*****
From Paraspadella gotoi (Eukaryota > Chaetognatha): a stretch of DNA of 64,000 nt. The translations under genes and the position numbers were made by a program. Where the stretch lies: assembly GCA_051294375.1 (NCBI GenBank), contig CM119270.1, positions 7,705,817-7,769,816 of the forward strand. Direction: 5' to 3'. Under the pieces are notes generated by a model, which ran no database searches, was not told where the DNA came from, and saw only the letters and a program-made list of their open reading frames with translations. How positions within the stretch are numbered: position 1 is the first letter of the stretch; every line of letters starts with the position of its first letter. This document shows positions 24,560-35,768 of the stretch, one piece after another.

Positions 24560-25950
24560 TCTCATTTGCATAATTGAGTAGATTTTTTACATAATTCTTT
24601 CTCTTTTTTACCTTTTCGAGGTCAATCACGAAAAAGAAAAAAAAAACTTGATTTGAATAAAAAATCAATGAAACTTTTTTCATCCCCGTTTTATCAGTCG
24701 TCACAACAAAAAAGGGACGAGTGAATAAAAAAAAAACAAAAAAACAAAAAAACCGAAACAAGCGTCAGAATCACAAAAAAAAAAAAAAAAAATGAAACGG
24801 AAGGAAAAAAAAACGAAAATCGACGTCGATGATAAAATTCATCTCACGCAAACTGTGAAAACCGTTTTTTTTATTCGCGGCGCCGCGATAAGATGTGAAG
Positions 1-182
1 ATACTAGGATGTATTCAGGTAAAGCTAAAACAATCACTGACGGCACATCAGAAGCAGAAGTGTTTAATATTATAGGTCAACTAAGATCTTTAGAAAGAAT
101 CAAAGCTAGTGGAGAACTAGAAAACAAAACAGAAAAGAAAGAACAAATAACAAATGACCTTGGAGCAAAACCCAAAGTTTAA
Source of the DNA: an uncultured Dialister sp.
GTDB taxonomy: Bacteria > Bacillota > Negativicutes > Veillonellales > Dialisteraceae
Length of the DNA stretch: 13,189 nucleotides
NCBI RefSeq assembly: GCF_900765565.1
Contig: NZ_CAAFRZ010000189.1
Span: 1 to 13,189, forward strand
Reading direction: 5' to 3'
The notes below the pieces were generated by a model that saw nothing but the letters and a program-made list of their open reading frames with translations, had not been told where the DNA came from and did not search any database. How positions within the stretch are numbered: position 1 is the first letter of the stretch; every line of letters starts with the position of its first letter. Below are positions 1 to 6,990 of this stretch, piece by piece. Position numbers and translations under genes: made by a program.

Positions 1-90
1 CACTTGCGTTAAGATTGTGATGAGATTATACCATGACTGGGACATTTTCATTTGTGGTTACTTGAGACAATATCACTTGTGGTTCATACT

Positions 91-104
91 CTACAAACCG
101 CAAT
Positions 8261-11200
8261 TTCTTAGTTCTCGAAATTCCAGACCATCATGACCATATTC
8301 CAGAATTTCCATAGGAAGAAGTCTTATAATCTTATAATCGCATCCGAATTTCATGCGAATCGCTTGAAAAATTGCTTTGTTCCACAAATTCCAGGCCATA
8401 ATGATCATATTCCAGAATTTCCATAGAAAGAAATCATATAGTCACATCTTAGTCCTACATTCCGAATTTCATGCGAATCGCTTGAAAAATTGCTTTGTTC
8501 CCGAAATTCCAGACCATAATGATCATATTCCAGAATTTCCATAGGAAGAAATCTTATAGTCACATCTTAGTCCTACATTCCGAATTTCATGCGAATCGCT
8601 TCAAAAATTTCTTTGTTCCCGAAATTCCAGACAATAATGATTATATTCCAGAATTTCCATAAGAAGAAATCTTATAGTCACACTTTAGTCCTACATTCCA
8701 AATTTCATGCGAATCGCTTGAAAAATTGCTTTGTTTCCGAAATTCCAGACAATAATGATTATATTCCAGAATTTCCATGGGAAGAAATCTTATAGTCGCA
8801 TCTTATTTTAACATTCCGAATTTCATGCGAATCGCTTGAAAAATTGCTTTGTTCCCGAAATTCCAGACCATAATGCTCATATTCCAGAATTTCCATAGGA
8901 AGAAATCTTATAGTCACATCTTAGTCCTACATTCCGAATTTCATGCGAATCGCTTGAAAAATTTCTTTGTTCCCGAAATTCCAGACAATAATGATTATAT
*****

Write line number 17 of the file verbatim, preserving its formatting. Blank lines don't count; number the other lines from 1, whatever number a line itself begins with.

The notes below the pieces were generated by a model that saw nothing but the letters and a program-made list of their open reading frames with translations, had not been told where the DNA came from and did not search any database. How positions within the stretch are numbered: position 1 is the first letter of the stretch; every line of letters starts with the position of its first letter. Below are positions 1 to 6,990 of this stretch, piece by piece. Position numbers and translations under genes: made by a program.